When people come to us about crafting an inheritance plan in Florida, we often counsel them on using a revocable living trust as a way to protect their inheritance choices. But how do trusts protect the inheritance choices you want to make? What does a trust do that a will does not?
To help you understand how a trust allows you to make and protect your inheritance choices, let’s take a look at some important issues.
Living Trusts and Inheritances – Trust Creation
What will your inheritance plan look like when you use a revocable living trust? What kinds of inheritance choices can you make with it, and how will they be protected?
To explain how the process works, let’s start at the beginning. When you decide to create a revocable living trust, you create a legal entity that can own property. Once created, you can then take some, or all, of your personal property and transfer it into the trust’s name as the new owner. Because you will retain the ability to manage and benefit from the trust property, that property will never be out of your control.
Living Trusts and Inheritances –Inheritance Choices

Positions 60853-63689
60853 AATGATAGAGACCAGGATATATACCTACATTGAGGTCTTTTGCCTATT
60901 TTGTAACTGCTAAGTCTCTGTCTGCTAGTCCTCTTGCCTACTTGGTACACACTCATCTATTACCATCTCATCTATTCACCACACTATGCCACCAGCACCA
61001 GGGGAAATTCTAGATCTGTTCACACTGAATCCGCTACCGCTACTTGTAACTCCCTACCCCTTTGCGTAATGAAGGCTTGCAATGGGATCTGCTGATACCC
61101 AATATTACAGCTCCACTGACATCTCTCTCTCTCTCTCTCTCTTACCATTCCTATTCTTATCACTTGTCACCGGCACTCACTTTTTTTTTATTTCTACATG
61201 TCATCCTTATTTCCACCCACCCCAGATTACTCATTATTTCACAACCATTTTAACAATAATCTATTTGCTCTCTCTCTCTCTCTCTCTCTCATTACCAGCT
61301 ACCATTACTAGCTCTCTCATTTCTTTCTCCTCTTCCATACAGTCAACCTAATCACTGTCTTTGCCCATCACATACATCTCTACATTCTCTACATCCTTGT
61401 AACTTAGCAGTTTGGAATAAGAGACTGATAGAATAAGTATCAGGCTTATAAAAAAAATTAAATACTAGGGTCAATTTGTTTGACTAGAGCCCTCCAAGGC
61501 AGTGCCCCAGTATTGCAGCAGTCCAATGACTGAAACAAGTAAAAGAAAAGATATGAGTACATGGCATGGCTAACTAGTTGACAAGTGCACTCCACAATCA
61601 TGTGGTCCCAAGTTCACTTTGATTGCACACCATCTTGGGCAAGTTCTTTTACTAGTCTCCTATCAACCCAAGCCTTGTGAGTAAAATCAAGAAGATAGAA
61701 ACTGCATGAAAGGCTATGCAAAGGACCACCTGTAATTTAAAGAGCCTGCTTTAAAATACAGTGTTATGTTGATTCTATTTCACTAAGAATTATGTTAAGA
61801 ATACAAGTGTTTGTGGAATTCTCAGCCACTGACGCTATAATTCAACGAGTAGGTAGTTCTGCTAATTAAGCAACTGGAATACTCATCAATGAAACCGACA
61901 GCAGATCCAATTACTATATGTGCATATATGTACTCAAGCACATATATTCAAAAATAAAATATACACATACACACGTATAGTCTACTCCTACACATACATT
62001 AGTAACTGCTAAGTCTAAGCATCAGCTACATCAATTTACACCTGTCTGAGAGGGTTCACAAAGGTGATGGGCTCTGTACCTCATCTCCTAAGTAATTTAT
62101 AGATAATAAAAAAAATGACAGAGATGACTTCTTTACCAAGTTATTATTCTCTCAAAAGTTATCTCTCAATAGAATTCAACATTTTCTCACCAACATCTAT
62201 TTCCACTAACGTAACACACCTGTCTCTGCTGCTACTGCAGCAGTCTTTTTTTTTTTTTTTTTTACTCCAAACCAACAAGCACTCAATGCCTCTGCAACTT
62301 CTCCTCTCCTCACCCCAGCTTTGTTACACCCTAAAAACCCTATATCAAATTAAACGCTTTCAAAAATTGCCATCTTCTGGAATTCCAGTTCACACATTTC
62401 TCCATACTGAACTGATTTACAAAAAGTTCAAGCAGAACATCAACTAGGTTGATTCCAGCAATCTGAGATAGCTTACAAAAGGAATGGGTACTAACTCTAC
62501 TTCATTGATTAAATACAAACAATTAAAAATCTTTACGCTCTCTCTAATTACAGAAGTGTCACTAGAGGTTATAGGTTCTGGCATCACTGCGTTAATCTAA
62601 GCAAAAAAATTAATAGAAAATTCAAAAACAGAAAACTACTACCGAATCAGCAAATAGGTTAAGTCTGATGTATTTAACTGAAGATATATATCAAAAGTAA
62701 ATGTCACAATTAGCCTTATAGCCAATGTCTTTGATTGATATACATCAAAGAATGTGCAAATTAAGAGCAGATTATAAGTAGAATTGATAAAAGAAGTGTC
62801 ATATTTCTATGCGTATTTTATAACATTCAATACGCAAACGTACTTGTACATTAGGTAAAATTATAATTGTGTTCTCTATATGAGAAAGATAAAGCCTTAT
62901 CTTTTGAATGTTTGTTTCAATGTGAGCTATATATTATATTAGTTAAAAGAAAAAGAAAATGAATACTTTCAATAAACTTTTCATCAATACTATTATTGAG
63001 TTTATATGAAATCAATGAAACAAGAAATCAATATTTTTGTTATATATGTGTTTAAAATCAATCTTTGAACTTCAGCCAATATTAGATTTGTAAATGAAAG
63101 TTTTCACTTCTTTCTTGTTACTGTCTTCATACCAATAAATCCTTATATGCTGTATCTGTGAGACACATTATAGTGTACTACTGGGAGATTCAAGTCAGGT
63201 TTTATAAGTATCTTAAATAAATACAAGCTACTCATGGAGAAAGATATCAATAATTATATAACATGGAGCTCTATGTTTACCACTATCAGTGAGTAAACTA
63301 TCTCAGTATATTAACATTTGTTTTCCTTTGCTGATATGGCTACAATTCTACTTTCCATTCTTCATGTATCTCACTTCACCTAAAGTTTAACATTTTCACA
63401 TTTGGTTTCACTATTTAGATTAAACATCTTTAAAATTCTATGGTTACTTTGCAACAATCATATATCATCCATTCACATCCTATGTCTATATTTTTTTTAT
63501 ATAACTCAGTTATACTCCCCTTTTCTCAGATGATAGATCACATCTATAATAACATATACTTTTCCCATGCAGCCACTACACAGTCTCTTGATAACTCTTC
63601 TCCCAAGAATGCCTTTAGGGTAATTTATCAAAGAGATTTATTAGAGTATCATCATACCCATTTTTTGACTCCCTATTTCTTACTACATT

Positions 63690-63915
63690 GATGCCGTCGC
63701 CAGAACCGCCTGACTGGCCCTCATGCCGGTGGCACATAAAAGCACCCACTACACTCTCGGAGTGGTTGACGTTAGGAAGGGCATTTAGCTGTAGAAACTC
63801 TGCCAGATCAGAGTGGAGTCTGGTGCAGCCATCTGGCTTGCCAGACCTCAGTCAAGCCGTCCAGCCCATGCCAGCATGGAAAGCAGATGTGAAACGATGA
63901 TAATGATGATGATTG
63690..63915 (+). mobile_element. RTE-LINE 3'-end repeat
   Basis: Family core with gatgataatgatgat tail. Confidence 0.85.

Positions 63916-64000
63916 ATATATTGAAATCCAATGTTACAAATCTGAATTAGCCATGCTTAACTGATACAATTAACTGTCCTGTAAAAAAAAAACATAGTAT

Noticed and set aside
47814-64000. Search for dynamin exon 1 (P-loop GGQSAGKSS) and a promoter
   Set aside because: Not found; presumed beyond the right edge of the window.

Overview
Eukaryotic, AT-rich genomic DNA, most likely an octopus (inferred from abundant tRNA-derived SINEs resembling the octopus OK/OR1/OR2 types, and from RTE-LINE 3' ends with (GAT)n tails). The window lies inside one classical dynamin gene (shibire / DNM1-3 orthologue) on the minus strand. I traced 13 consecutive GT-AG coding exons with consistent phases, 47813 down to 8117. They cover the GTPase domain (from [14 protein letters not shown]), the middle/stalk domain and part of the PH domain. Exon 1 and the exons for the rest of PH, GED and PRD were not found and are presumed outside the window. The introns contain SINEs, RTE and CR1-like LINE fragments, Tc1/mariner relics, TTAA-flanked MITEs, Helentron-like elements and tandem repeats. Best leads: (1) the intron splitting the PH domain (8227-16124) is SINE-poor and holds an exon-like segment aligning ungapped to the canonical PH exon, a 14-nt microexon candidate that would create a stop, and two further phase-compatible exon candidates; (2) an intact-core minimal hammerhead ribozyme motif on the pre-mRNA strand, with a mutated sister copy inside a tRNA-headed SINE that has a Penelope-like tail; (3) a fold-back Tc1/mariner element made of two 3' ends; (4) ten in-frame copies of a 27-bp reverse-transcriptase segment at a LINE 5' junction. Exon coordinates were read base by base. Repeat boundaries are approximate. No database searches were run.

When you create your living trust, you’ll have to decide what you want to happen to the trust property after you die. Like a will, you can essentially make whatever inheritance choices you want when you make these decisions. Do you want to distribute your property evenly between your children? Leave something to your parents or siblings? Donate to charity? You can do all of these things as long as you state what your inheritance choices are in the living trust document.
Also, because you have the ability to change the living trust terms whenever you like as long as you remain mentally competent, you can easily update your inheritance plan. If, for example, your child gives birth to a new grandchild, you can adjust the terms of your living trust to provide an inheritance for that grandchild.
Living Trusts and Inheritances – Distributing Inheritances
So you’ve created your living trust and decided how you want the trust to distribute its property as inheritances after you die. But how does this work? If you’re the trustee of the trust and you die, who will distribute the property? Will the court get involved? Will a court have to appoint someone?
When you create your revocable living trust you’ll have to name a successor trustee. This person, or organization, will be responsible for taking over the management of the trust after you die. The successor trustee will have to determine who inherits the trust property by reviewing its terms, and then distribute it accordingly.